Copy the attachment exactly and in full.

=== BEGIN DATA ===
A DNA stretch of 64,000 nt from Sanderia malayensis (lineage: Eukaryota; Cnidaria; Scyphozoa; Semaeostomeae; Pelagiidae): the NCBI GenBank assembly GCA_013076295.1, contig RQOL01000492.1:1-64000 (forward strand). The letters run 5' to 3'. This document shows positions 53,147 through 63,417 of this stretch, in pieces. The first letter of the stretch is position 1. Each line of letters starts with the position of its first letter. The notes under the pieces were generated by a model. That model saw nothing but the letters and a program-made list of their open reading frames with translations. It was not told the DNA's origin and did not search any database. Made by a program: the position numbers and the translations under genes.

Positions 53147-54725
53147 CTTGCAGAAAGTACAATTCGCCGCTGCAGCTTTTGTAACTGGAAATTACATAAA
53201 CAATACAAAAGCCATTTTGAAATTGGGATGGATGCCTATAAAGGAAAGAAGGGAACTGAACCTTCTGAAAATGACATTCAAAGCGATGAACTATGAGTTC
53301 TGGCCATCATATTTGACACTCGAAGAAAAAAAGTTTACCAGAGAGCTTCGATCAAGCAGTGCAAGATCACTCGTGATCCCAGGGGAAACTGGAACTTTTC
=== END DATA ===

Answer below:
A DNA stretch of 64,000 nt from Sanderia malayensis (lineage: Eukaryota; Cnidaria; Scyphozoa; Semaeostomeae; Pelagiidae): the NCBI GenBank assembly GCA_013076295.1, contig RQOL01000492.1:1-64000 (forward strand). The letters run 5' to 3'. This document shows positions 53,147 through 63,417 of this stretch, in pieces. The first letter of the stretch is position 1. Each line of letters starts with the position of its first letter. The notes under the pieces were generated by a model. That model saw nothing but the letters and a program-made list of their open reading frames with translations. It was not told the DNA's origin and did not search any database. Made by a program: the position numbers and the translations under genes.

Positions 53147-54725
53147 CTTGCAGAAAGTACAATTCGCCGCTGCAGCTTTTGTAACTGGAAATTACATAAA
53201 CAATACAAAAGCCATTTTGAAATTGGGATGGATGCCTATAAAGGAAAGAAGGGAACTGAACCTTCTGAAAATGACATTCAAAGCGATGAACTATGAGTTC
53301 TGGCCATCATATTTGACACTCGAAGAAAAAAAGTTTACCAGAGAGCTTCGATCAAGCAGTGCAAGATCACTCGTGATCCCAGGGGAAACTGGAACTTTTC